U.S. to invite China to join world's largest naval exercises
In a July 18, 2012 file photo provided by the U.S. Navy, the guided-missile destroyer USS Chung-Hoon (DDG 93) and the aircraft carrier USS Nimitz (CVN 68) are underway during the Great Green Fleet demonstration portion of the Rim of the Pacific (RIMPAC) 2012 exercise. (AP / U.S. Navy, Ryan Mayes)
Published Wednesday, September 19, 2012 8:14PM EDT
HONOLULU -- The U.S. intends to ask China to a send a ship to join the world's largest maritime exercises for the first time in Hawaiian waters in two years.
The Navy will invite the Asian nation to send a ship to the 2014 Rim of the Pacific exercises, U.S. Defence Secretary Leon Panetta told reporters in Beijing on Wednesday.
China sent military observers to watch the drills in 1998 but has never sent a vessel.
Panetta said he discussed ways to extend co-operation between the two militaries during a meeting with China's national defence minister, Gen. Liang Guanglie.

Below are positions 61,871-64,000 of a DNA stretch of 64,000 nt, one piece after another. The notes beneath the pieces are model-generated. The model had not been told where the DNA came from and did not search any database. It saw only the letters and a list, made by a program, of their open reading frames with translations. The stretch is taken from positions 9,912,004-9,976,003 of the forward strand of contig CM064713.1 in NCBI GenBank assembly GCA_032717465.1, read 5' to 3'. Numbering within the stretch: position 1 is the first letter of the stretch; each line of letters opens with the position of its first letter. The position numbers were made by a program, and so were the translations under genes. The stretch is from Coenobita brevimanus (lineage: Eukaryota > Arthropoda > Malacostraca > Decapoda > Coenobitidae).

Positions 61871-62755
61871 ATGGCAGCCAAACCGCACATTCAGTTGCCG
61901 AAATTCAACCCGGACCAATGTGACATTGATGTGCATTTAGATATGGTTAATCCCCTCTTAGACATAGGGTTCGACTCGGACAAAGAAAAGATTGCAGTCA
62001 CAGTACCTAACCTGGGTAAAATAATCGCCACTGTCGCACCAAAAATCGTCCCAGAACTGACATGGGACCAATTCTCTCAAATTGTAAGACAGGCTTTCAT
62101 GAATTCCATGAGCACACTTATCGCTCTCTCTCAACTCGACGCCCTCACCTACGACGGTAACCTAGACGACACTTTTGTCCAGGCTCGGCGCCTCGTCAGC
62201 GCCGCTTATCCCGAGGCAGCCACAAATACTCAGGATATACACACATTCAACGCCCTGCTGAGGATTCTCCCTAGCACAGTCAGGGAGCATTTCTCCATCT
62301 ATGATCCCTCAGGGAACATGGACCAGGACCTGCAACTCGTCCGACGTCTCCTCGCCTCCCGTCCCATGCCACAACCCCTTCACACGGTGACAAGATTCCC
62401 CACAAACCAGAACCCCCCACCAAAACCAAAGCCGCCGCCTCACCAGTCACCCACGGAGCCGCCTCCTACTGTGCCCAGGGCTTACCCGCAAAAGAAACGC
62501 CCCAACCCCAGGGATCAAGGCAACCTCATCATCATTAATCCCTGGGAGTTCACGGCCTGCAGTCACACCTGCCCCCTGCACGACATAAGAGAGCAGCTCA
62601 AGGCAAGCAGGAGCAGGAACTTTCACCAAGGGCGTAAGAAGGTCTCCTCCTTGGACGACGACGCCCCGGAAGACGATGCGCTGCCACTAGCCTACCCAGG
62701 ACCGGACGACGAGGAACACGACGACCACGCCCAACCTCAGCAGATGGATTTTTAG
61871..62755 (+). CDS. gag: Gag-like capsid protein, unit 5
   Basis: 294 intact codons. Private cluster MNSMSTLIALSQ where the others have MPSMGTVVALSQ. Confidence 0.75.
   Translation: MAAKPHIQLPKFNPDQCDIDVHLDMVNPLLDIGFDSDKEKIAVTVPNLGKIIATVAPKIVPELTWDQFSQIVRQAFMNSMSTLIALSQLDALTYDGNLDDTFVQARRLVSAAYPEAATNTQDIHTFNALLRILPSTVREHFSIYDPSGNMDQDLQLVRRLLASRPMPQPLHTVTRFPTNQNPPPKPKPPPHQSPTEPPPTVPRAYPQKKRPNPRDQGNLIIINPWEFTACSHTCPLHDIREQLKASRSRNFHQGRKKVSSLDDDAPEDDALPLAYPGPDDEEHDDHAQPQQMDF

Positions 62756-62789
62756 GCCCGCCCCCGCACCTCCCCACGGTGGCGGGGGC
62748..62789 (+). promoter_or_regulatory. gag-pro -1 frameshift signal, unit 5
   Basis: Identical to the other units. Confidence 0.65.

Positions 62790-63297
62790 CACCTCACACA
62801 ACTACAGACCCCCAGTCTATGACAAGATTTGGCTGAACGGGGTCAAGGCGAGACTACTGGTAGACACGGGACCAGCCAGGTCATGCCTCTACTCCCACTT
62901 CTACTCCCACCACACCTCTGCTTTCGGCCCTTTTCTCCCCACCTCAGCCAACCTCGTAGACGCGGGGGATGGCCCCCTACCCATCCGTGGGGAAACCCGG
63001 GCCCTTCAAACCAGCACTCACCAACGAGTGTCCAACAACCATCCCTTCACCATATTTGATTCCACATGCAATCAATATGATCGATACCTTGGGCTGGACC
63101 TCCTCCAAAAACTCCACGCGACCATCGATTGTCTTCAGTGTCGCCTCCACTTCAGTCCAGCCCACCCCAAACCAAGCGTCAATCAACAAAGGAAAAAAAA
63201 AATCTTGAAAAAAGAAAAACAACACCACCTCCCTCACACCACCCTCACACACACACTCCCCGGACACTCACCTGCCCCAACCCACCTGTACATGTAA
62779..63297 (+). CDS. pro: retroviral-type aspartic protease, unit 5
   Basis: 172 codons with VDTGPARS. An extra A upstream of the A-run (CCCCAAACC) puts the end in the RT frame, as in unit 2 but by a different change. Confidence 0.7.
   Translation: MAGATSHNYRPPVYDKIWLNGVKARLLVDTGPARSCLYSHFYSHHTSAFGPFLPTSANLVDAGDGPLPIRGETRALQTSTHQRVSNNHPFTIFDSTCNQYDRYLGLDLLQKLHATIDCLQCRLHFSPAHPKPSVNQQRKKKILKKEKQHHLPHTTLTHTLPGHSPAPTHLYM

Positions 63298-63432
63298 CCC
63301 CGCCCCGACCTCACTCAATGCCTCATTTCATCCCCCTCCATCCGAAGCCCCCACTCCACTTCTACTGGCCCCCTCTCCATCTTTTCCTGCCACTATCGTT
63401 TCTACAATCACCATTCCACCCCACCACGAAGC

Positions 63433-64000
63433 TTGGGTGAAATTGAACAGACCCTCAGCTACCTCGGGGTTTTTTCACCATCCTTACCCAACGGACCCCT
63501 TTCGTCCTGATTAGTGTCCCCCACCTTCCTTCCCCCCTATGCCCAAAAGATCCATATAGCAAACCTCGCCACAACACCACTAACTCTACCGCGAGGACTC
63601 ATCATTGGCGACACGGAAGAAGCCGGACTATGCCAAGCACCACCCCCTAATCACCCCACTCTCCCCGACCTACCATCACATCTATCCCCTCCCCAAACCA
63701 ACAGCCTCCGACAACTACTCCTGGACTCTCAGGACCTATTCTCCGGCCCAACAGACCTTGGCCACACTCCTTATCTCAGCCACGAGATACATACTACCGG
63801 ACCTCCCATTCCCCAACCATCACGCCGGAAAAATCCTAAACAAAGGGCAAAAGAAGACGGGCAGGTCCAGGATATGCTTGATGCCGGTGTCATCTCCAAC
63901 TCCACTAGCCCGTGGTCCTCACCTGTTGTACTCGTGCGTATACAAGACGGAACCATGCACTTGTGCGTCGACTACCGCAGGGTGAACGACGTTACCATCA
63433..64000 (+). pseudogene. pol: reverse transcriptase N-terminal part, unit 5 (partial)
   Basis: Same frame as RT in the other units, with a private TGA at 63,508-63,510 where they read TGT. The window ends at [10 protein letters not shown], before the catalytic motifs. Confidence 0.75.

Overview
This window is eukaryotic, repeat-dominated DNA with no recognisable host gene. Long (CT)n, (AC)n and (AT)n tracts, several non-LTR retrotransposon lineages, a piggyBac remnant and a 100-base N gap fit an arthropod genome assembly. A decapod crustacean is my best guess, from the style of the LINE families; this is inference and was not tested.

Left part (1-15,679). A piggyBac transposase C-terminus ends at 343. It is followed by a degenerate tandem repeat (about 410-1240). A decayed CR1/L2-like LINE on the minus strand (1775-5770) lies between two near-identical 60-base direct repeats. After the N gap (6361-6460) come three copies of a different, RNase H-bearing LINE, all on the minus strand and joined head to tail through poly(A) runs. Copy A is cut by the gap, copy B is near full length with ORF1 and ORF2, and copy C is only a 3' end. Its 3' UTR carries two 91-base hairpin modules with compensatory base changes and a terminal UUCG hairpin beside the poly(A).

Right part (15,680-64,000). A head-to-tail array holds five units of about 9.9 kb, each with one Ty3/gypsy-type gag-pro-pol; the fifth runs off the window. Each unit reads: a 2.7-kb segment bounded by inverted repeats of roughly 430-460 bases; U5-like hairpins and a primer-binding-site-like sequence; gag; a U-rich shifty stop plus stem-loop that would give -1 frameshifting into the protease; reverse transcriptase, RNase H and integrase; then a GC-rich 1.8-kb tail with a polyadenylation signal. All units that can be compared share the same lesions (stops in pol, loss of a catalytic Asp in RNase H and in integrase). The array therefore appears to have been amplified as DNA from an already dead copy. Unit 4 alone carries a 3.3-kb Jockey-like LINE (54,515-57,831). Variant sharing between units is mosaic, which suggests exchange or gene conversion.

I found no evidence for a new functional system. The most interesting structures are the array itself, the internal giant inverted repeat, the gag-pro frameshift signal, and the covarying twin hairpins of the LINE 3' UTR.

The defence secretary noted that China and the U.S. participated this week in an exercise to counter pirates in the Gulf of Aden between Somalia and Yemen.
"To build on this positive momentum, I informed General Liang today that the United States Navy will invite China to send a ship to participate in RIMPAC 2014 exercise," Panetta said in a transcript of the news conference provided by the Pentagon.
The U.S. Pacific Fleet hosts the drills every two years.
This year, 22 countries participated, including Japan, Russia and South Korea. The exercises lasted over a month and included 25,000 sailors and other military personnel, 42 surface ships, six submarines and 200 aircraft.
It's not clear what role China would play during the next drills.
"There are a lot of details to work out in the next 18 months for all nations participating in RIMPAC 2014, including China," Pacific Fleet spokesman Capt. Darryn James said in a statement.
Each nation has a chance to train for its objectives, and all participant objectives would be considered during planning, he said.
The exercises date back to 1971 and have expanded in recent years. Eight nations took part in 2006, 10 in 2008, and 14 two years ago.